Bits and Pieces that Make Canada's Biggest Museum

Member Rating 5 out of 5 by MagdaDH_AlexH on March 31, 2010

The Royal Ontario Museum (ROM) in Toronto is Ontario's and Canada's largest museum, with a collection of more than 6 million items. Unlike museums dedicated to one area of human activity, art or science, ROM is a traditional national museum housing all kinds of objects relating both to humanities and natural sciences. If you imagine British Museum combined with the Natural History Museum you wouldn't be far off.

The museum is located north of Queen's Park and near the area occupied by the University of Toronto, with a dedicated subway station and plenty of public transport.

The building itself is an impressive Neo Renaissance pile with recent de-constructivist additions by the famed Daniel Libeskind: shards of glass and aluminium sticking out of the front, striking and internally practical, but whether THAT good looking is arguable.

But what matters is what's inside. And the ROM is a veritable treasure box indeed. We have only visited part of what the Museum has to offer and it still filled a busy half day - you probably need at least four hours to even scratch the surface of the place.

We started at the new area devoted to fossils, including an excellent and informative display of dinosaur skeletons and other fossils, as well as some (even more impressive I think) exhibits of prehistoric mammals. The brand new Bat Cave also works well, though is perhaps a bit more of effect than substance, but the children loved it.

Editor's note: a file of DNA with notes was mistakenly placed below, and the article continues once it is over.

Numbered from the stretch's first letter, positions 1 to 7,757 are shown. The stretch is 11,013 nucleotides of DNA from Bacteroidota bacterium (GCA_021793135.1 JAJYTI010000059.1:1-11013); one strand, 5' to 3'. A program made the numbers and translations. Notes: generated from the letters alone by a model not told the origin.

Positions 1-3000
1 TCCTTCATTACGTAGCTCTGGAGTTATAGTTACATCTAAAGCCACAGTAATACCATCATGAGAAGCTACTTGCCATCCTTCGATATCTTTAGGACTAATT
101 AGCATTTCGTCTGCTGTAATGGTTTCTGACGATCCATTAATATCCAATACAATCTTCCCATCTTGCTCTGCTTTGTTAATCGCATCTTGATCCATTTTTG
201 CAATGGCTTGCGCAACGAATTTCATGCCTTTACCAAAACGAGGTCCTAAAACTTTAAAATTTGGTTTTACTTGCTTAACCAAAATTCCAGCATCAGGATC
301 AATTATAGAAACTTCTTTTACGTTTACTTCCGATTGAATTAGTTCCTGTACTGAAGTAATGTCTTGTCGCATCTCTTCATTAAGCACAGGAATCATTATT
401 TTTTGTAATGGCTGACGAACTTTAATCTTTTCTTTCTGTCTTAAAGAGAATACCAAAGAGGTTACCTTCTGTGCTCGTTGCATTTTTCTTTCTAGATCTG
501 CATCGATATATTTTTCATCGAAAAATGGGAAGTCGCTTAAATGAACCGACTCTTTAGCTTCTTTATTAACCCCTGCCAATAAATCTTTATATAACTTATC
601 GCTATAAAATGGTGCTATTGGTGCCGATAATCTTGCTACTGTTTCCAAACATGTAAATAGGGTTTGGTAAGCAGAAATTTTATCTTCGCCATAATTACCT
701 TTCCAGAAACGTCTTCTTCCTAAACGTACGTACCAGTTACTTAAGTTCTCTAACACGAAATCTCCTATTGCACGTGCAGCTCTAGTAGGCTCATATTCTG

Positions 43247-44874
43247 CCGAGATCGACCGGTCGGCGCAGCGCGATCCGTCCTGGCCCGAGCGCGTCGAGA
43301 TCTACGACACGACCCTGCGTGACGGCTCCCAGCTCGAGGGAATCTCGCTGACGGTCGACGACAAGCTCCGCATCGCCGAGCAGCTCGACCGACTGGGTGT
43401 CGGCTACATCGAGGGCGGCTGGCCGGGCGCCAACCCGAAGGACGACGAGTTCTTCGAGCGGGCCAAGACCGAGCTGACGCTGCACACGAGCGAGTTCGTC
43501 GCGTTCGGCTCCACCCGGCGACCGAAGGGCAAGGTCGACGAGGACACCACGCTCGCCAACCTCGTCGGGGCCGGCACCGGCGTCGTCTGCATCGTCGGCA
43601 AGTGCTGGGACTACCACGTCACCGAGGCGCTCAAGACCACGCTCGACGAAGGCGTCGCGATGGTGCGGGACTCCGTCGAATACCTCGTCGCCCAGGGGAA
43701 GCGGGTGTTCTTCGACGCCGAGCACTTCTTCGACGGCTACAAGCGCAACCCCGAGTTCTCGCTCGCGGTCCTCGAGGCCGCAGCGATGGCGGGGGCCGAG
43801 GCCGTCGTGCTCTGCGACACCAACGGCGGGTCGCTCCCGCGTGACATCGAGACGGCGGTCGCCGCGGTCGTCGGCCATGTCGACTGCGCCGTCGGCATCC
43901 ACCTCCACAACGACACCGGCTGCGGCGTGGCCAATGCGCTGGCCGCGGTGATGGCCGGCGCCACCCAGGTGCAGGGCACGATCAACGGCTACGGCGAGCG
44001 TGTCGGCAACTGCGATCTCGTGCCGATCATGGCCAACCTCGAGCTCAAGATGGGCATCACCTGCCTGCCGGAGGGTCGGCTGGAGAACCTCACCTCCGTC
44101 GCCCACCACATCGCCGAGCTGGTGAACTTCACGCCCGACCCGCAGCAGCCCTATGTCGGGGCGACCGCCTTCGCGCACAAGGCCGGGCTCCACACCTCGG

After this, we spent a lot of time in the earth galleries, where an excellent collection of gems and minerals gives tribute to Canada's mining traditions.

Natural history theme continued in the Diversity exhibition, with areas devoted to various habitats and ecosystems and pointing out in what way they were endangered.

There were specific galleries and stations dotted around the museum that made it more child friendly, with more hands-on exhibits and members of staff and volunteers explaining and demonstrating things.

We had no time for Canadian, Middle Eastern, Greece or Egyptian galleries, but we did make way to ROM's justly famous collections of Far Eastern artefacts, from the spectacular Ming Tomb to Chinese ceramic and everyday objects, beautifully transfixing temple wall paintings, Buddhist sculpture, Japanese armour, ceramics and sculpture. This was undoubtedly the highlight of the visit (which just goes to show that one can't predict what would strike children's interest - it was supposed to be dinosaurs, but M was more keen on the "acrobats" cave, and K loved the Chinese sculpture and ceramics).

Unlike the British national museums, Royal Ontario Museum is not free to enter and the ticket will set you back 22 CAD (a whopping 14 GBP at the current exchange rate), and children over four years old pay 15 CAD. Admission is free every Wed for the last hour (4.30pm to 5.30pm) which might be actually one of the best options for exploring the collection if you spend longer time in Toronto, as one visit is definitely nowhere near enough.

Despite the price, ROM is emphatically worth it and would be in my top10 of ever visited museums and art galleries. It's variety of themes and galleries makes it attractive to most if not all people, and its well designed galleries, helpful staff and positive approach to children make the visit a pleasure.
Royal Ontario Museum
100 Queen's Park
Toronto, Ontario, M5S 2C6
(416) 586-8000

© LP 2000-2009